I am still wondering what happened with Ashley Stubbs (Luke Hemsworth) and Ghost Nation from Episode 9. I realize that he’s probably dead but I would have liked some sort of follow up. I thought there may have been some kind “rogue Ghost Nation” plot point but that seemed to be mostly forgotten, maybe it will be picked up on in Season 2. I also wondering who programmed Maeve to conduct her escape. Ford seems like the most likely candidate, but it is possible there is another arm moving pieces that will be revealed in Season 2. These are fairly minor in the grand scheme of the finale, especially now that everything has been turned upside down. I do find Ford’s motive interesting, besides taking a much more severe scheme from the Arnold playbook, he decided to commit mass murder because the board decided to force Ford to retire. I appreciate how similar it was to the first “Wyatt” aka Dolores attack, it was also an interesting juxtaposition that Dolores was both the beginning and ending of the Westworld season, and how everything for these Hosts happens in a loop.
Taylor Bowne: The finale for Westworld was a great encapsulation of all the best and worst aspects of the show. The fantastic acting, the beautiful vistas and cinematography, and the existential themes of awakening and free will were all present in the final 90 minutes of season one. Sadly so were the show’s tendency for exposition dumps, clunky dialog and dragging their feet on answering certain mysteries. Thankfully those issues didn’t stop it from be a surprising and overall satisfying ending to the first season
To the showrunner’s credit, I think they did a good job overall wrapping up this season’s main narrative and any dangling mysteries all while setting up Season 2. They had a good amount of ground they needed to cover in this episode but weren’t able to wrap everything up in the most subtle or elegant way unfortunately. The chief example of this would be the way the The Man in Black’s identity was revealed. The “revelation” was so dragged out and so riddled with heavy-handed dialog that it lost all impact to me. For a reveal they spent a whole season building up to (unnecessarily in my opinion) they really fumbled it in the end. The true meaning of The Maze, while satisfying, didn’t seem like so much of a reveal as it did a long winded clarification for the viewer. This was another instance of getting a satisfying answer in a clunky, expository kind of way. For a show that seemed to dislike holding the audience by the hand, this episode seems hellbent on ensuring that no viewer got left behind.
All that aside, the season ends in an exciting way that leaves a lot of possibility for Season 2. Where we find Delores, Maeve, The Man in Black, Teddy and all the humans in the park at the end of the episode is a very different place than where we first met them. The reveal of Ford’s final narrative isn’t very bombastic but still provides some surprises and promises a very different environment for Season 2. It’s just a shame we’ll have to wait until 2018 to see what the new incarnation of Westworld looks like.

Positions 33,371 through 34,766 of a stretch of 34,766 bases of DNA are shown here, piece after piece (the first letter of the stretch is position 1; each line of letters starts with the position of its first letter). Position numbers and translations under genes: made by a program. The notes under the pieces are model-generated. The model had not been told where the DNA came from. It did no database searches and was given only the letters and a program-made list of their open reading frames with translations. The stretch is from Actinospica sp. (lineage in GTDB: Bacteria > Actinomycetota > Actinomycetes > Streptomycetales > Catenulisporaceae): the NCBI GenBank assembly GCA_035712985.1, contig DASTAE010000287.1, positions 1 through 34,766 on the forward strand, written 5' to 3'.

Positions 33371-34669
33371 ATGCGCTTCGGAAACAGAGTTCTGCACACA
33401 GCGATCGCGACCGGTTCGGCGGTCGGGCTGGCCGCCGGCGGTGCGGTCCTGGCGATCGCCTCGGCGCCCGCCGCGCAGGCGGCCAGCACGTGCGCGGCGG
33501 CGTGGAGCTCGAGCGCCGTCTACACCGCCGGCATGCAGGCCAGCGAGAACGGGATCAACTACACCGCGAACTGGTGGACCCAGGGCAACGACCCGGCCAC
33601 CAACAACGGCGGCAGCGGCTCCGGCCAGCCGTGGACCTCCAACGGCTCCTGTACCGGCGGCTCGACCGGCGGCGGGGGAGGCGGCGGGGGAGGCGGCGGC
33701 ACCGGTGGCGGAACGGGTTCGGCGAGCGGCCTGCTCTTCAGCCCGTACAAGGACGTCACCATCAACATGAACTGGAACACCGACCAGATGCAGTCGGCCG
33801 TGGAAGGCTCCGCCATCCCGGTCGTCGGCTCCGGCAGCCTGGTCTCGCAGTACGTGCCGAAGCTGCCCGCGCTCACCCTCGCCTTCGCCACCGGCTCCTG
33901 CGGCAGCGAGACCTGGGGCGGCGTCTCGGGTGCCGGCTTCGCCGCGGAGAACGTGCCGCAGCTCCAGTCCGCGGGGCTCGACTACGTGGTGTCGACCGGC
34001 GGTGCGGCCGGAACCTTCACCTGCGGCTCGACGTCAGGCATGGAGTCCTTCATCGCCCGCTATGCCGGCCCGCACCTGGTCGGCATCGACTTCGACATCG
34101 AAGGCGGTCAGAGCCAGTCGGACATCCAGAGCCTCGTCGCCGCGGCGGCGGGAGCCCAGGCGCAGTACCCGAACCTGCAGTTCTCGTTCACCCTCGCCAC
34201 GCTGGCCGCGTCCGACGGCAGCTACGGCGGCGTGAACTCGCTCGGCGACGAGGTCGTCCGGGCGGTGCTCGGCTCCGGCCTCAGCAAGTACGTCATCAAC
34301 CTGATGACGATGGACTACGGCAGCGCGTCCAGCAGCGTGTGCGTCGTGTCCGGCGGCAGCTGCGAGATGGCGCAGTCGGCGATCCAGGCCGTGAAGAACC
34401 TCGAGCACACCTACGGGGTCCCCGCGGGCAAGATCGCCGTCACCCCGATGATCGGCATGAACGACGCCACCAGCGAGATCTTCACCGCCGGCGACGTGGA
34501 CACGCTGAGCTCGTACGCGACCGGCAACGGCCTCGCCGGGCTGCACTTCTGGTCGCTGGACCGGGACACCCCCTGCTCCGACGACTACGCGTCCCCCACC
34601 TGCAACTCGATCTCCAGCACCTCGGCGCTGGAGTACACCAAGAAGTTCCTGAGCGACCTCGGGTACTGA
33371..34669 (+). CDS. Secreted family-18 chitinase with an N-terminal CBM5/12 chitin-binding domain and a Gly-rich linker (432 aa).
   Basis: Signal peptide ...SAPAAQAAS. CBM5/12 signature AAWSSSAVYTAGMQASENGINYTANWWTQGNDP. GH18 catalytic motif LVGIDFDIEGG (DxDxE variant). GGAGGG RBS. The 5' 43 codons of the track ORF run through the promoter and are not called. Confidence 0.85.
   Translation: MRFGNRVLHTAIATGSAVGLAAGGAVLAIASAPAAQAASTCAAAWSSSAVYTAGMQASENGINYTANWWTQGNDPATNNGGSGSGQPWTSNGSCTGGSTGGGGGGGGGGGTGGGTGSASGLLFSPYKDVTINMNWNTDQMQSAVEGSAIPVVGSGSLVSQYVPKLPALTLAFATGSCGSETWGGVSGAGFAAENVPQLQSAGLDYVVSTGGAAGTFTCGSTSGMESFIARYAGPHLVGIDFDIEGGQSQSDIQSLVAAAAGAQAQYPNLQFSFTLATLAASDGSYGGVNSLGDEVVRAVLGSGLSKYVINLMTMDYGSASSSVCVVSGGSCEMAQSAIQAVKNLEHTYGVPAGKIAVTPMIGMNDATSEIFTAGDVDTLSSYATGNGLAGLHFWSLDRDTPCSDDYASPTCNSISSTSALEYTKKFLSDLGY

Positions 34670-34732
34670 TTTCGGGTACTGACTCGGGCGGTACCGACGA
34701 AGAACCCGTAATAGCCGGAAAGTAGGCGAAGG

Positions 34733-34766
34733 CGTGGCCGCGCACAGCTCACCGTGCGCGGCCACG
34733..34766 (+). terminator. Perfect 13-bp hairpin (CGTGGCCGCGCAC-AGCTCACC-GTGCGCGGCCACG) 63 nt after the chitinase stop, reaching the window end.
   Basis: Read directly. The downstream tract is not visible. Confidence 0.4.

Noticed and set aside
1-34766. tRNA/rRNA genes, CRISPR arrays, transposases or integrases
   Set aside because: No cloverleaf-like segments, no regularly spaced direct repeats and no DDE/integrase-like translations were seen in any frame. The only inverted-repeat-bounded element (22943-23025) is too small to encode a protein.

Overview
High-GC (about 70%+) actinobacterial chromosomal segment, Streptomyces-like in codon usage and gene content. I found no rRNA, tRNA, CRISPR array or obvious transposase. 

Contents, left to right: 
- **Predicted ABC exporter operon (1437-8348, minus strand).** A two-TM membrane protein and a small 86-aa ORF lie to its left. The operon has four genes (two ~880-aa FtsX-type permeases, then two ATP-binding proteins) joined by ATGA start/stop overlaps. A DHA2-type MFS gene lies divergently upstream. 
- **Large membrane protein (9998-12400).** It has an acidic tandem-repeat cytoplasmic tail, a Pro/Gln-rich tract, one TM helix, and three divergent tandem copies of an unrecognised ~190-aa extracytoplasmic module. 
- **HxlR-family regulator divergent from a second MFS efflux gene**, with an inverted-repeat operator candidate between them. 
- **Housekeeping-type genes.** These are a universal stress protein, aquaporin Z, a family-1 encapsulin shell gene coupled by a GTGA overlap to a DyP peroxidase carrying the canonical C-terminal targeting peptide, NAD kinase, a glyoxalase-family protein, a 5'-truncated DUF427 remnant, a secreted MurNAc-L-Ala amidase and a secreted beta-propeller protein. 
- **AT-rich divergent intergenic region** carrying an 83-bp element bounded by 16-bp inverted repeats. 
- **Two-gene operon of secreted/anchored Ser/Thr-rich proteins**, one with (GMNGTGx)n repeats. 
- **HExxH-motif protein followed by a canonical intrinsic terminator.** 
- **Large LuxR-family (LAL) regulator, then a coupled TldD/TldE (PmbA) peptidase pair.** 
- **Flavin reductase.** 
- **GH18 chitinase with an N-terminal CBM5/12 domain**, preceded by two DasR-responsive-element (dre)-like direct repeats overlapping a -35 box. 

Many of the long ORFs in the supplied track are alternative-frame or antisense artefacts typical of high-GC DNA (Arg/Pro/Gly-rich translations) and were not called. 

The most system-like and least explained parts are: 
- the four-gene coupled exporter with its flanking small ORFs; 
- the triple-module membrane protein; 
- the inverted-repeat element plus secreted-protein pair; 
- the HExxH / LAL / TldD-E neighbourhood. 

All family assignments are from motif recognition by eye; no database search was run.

Ryan DeMarco: In short, Season 1 of WestWorld goes down in history as an amazing achievement. It is a show that has captured the spirit and imagination of fans all over the world in just 10 episodes. What I find admirable about this show is that they’re not afraid to hold off juicy character moments or plot points until they find the perfect moment to deliver it. Every character is utilized masterfully, thanks in part to both the smart writing and talented ensemble cast.
The finale concluded a very strong season with a simple message that this is only just the beginning. We had some nice character moments with Delores sort of unlocking her full potential, Maeve’s mission to find her daughter (a nice set up for next season), Arnold/Bernard experiencing his dilemmas with the park world and tinkering with Teddy and Delores timeline and of course Ford on his final moments unleashing his new narrative and setting the rogue hosts free. I liked that the big Man in Black/William twist was settled rather quickly instead of keeping that for the last “gotcha” moment.
Matthew Kelly: It was fine. It didn’t hold much back, which was refreshing. I still don’t have a clue what any of the rules for the robots are. And I don’t think Jonathan Nolan does either. I was really not a fan of the whole “Maeve’s decisions are all predetermined” angle. Not only was it unsatisfying narratively, but it implies that someone has a level of foresight and control that can NOT exist in this world, given what we’ve seen so far. I can’t wait until the writers forget about that when it becomes inconvenient next season.
All things considered, if Anthony Hopkins was doing anything else on Sundays at 9, I would be watching that instead. Alas, I’m stuck with Westworld.Pages: 1 2Next page